Occupants have little influence on the overall energy consumption in district heated apartment buildings

Research output: Contribution to journalArticle

Abstract

The purpose of this research is twofold: first, to evaluate how occupant behavior in a neutral environment influences the overall greenhouse gas emissions and energy consumption of multi-family apartment buildings, and second: to establish which activities associated with housing companies produce the most greenhouse gas emissions. The research comprised of a multiple cases of housing companies dating from the late 1960s and located in the Finnish capital Helsinki. The studied housing companies represent the least energy efficient third of the Finnish residential building stock, approaching obligatory large scale refurbishments. The analysis is conducted in two phases with a so called hybrid life-cycle assessment (LCA) technique. Using the technique, both economic and metric consumption data are analyzed to estimate the greenhouse gas emissions generated by activities associated with housing. In line with previous research, the study identifies heating energy as the single most significant contributor to greenhouse gas emissions. The results also show that the carbon load associated with housing activities makes up one third of an individual resident's overall carbon footprint. Contrary to often stated belief, the study indicates that occupant behavior has only limited effect on the energy consumption and, consequently, carbon emissions derived from housing, particularly when multi-family housing connected to district heating is concerned. However, apartment size seems to have a two-way impact, the smallest and the largest being the least energy efficient.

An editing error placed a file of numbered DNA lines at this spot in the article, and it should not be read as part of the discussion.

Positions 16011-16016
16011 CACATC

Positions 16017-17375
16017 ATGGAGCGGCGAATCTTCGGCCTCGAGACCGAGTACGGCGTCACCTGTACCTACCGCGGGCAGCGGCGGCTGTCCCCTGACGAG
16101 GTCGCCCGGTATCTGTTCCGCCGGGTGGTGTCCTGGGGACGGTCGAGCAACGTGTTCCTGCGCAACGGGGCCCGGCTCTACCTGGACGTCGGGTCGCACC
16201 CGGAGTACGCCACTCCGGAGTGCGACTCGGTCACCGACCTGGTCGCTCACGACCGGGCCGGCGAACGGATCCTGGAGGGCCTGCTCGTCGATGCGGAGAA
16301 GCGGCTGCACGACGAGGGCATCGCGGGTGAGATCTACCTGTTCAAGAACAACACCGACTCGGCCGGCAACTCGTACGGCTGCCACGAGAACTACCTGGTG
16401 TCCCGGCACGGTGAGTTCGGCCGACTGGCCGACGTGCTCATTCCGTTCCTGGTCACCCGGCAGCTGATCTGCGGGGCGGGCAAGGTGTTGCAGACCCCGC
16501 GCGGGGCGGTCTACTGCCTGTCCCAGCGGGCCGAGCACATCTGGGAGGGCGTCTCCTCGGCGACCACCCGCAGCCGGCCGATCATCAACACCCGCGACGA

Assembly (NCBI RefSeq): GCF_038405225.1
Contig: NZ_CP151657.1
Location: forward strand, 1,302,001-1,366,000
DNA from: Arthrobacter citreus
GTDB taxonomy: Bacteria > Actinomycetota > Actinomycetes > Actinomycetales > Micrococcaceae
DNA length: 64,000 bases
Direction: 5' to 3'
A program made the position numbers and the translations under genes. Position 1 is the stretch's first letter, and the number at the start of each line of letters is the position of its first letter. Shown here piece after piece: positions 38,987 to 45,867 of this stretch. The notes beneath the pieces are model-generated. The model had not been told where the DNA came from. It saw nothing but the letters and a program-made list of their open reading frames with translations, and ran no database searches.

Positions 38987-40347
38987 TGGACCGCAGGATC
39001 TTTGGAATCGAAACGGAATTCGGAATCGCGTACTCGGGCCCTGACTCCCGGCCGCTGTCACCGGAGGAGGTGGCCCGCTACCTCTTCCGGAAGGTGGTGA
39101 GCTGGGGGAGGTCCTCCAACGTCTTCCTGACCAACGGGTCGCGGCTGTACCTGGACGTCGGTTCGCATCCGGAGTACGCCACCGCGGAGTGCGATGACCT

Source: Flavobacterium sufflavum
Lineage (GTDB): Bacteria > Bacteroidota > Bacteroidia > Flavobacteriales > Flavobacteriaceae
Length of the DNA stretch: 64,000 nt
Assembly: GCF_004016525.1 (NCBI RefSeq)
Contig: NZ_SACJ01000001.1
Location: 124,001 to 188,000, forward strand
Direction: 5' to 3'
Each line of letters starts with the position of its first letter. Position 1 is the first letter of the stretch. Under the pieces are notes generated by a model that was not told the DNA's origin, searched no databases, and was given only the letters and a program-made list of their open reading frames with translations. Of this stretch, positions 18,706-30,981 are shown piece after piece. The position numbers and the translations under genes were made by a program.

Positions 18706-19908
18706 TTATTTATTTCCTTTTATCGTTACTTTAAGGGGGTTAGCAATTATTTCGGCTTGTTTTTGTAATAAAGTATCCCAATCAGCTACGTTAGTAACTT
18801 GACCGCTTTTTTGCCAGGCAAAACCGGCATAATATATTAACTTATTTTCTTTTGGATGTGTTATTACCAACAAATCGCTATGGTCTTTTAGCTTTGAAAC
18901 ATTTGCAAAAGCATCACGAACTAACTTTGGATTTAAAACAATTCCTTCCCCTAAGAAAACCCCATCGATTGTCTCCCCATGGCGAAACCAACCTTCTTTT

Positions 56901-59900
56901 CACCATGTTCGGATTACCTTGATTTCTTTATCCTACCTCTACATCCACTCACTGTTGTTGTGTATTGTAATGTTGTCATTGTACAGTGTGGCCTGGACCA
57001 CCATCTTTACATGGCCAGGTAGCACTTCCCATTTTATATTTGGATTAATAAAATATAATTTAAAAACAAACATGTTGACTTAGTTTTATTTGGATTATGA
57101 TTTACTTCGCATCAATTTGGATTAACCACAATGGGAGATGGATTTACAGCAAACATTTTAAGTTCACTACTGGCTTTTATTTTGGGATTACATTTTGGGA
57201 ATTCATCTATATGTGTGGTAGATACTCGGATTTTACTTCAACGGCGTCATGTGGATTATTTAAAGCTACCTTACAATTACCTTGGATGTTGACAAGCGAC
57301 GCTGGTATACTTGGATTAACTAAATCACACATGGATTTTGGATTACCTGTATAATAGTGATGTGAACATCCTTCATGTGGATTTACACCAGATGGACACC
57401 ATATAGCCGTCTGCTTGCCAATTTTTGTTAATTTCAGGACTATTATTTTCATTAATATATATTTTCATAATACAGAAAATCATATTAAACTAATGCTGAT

Details

Authors
Organisations
External organisations
  • Helsinki University of Technology
Research areas and keywords

Subject classification (UKÄ) – MANDATORY

  • Building Technologies
  • Environmental Analysis and Construction Information Technology

Keywords

  • Apartment buildings, Energy management, Energy use, Greenhouse gases, Housing companies, Hybrid life-cycle analysis, Occupant behavior
Original languageEnglish
Pages (from-to)3484-3490
Number of pages7
JournalEnergy and Buildings
Volume43
Issue number12
Publication statusPublished - 2011 Dec 1
Publication categoryResearch
Peer-reviewedYes